"The regulatory agency has abandoned its duty to supervise and keep up the network efficiency standards of cellular mobile telephone system (CMTS) operators," says Rep. Santiago in a statement.

"NTC has voluntarily rendered itself toothless. In its latest ruling, the commission virtually surrendered its power to set and require compliance with minimum network performance standards to the very operators that are supposed to be regulated by the agency," said Santiago, who once served as NTC chief for two years.

"The NTC has just committed hara-kiri. What is the point of Congress giving the agency public funds for spending? We might as well abolish the commission."

Santiago was referring to a provisional order issued by the NTC last week. The new order effectively scrapped the network quality standards previously imposed on CMTS operators.

Under the new NTC guidelines, CMTS operators may set their own minimum service performance standards for new price plans, as long as the standards are disclosed to the NTC and to the subscribing public.

Under the previous NTC order, Memo Circular 07-06-2002, CMTS operators were mandated to maintain a Grade of Service (GOS) of at least seven percent and a dropped call rate (DCR) of no more than five percent.

This means that in order for a network to be considered efficient, at least 93 out of every 100 calls should succeed on the first attempt, and that no more than five out of 100 calls shall be prematurely and involuntarily terminated.

"This is pathetic. The NTC’s idea of upholding network efficiency standards is to allow CMTS operators to set their own rules. What the commissioners do not dare admit is that the NTC does not even have the ability to determine if the operators are in fact complying with their self-imposed standards," Santiago said.

He stressed that the NTC has not been conducting network efficiency tests regularly, nor sanctioning those violating previously set performance standards.

"This is totally wrongful. The NTC seems to be rewarding operators that have not been complying with mandatory performance standards. The commission also appears to be punishing operators that have invested large sums to build up their networks in order to comply with the minimum standards," Santiago added.

"During our watch, we worked hard to strengthen the NTC and make it a more effective instrument for the public interest. Sadly, the existing NTC leadership appears bent on emasculating the commission and on undermining its legal and moral authority," Santiago said.

NTC issued the new order pending resolution of the administrative cases earlier filed by Pilipino Telephone Corp. (Piltel) and Innove Communications Inc. against Digital Mobile Philippines Inc., operator of Sun Cellular, for alleged violations of NTC Memo Circular 07-062002.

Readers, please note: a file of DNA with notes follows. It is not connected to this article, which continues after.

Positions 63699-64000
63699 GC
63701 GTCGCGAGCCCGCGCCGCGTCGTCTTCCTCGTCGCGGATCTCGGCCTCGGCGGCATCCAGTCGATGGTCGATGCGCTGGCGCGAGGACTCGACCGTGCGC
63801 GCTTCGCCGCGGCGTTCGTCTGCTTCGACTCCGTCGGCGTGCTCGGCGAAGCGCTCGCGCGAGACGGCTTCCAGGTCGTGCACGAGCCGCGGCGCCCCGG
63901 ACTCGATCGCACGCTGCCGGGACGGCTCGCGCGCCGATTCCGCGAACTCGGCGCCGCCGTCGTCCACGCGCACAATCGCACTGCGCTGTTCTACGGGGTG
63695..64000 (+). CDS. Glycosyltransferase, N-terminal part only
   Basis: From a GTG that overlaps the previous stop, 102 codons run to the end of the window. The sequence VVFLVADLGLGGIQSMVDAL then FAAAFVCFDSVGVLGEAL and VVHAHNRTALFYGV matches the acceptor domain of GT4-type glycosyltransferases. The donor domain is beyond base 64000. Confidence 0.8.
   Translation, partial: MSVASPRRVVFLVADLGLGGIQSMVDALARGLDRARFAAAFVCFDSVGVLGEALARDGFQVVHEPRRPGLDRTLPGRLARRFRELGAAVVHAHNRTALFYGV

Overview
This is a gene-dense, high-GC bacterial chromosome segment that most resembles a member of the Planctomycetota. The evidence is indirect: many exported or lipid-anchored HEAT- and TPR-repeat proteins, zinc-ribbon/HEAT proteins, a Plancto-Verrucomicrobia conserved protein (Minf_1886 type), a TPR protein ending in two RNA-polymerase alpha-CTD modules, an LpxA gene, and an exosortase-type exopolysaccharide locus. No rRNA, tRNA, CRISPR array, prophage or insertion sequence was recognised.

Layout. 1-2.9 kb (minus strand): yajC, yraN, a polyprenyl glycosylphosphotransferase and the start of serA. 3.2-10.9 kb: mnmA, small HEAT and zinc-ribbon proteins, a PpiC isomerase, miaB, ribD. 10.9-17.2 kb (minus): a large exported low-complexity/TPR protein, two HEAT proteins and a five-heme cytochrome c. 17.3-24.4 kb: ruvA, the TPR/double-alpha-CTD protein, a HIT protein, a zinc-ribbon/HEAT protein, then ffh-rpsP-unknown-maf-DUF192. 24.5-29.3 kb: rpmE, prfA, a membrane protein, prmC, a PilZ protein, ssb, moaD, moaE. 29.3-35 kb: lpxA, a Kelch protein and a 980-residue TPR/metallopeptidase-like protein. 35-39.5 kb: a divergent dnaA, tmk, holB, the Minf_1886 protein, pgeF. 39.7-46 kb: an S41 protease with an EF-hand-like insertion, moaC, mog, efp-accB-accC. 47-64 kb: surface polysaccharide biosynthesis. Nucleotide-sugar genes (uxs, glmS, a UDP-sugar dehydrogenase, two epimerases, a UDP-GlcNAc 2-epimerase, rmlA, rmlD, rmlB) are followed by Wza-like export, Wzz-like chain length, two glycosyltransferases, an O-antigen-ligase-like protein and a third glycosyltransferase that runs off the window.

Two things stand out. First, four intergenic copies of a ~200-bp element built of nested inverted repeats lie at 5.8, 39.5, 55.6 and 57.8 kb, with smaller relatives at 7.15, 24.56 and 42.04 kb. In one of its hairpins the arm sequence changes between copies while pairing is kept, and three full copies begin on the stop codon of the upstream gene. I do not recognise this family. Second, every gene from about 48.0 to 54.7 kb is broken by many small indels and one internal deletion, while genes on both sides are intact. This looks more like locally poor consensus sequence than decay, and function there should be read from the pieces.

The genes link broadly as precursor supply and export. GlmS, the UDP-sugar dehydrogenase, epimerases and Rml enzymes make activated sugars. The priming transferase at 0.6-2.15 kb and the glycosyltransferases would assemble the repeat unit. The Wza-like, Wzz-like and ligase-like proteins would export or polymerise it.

Piltel, a sister firm of Smart Communications Inc., and Innove, an affiliate of Globe Telecom Inc., had alleged that Sun Cellular was operating well below the network efficiency standards set by the NTC circular.

"Assuming for the sake of argument that the new NTC order is valid, Sun Cellular is technically still in violation because nowhere in their advertisements did they warn prospective subscribers of a dismal call completion rate when they (Sun Cellular) launched their unlimited 24/7 promotion," Santiago said "At this point, even Globe’s grade of service appears questionable because you can connect only after three attempts," he added.

Sunday, June 05, 2005


Republic of the Philippines
City of Olongapo

June 6, 2005

The Commissioners
National Telecommunications Commission


This pertains to the application of GV Broadcasting System, Inc. to the National Telecommunications Commission (NTC) for a certificate of public convenience (CPC) relative to its plan to operate an FM station in Olongapo City.

Even as the City of Olongapo respectfully requests for an extension of fifteen (15) days from today within which to formally submit its written opposition to said application, in view of lack of material time for the City Council to deliberate on the matter and craft the necessary resolution, we, nevertheless, would like to express today our opposition to the application.

The market of Olongapo City is quite small for it to accommodate another player in the broadcast industry. For FM stations alone, there are now 3 stations servicing the City and the Subic Bay Freeport. In addition, there are 2 AM stations and 2 TV stations.

In the meantime, we cater to an audience of about fifty thousand (estimated number of population with access to radio and TV). Local commercial establishments that avail of media space only number to less than a hundred.

It is thus plain to see that one more player would, at this point, wreak havoc to the viability of the existing broadcast networks in the City. Another player would insufferably saturate the already bloated local broadcast industry.

We, therefore, express our objection to GV Broadcasting System, Inc.’s application for CPC, including the granting of provisional authority, from the Honorable Commission.

Thank you.

City Councilor
Chairman, Telecom & IT Board
Chairman, Committee on Telecommunications